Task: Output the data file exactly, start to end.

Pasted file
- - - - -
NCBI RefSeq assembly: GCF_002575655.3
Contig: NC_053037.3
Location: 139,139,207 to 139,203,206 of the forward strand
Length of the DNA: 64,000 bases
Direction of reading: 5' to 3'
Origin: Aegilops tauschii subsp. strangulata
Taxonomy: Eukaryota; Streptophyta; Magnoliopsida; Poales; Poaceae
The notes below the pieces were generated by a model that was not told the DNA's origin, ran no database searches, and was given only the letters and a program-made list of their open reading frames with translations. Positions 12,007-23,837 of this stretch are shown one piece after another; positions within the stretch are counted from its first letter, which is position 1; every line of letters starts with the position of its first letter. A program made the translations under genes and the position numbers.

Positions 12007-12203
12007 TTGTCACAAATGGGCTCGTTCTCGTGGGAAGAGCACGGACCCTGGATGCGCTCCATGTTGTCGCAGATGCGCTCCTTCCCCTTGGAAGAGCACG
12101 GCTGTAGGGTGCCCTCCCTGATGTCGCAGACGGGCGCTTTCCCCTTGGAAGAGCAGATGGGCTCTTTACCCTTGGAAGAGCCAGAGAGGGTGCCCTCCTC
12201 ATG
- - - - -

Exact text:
NCBI RefSeq assembly: GCF_002575655.3
Contig: NC_053037.3
Location: 139,139,207 to 139,203,206 of the forward strand
Length of the DNA: 64,000 bases
Direction of reading: 5' to 3'
Origin: Aegilops tauschii subsp. strangulata
Taxonomy: Eukaryota; Streptophyta; Magnoliopsida; Poales; Poaceae
The notes below the pieces were generated by a model that was not told the DNA's origin, ran no database searches, and was given only the letters and a program-made list of their open reading frames with translations. Positions 12,007-23,837 of this stretch are shown one piece after another; positions within the stretch are counted from its first letter, which is position 1; every line of letters starts with the position of its first letter. A program made the translations under genes and the position numbers.

Positions 12007-12203
12007 TTGTCACAAATGGGCTCGTTCTCGTGGGAAGAGCACGGACCCTGGATGCGCTCCATGTTGTCGCAGATGCGCTCCTTCCCCTTGGAAGAGCACG
12101 GCTGTAGGGTGCCCTCCCTGATGTCGCAGACGGGCGCTTTCCCCTTGGAAGAGCAGATGGGCTCTTTACCCTTGGAAGAGCCAGAGAGGGTGCCCTCCTC
12201 ATG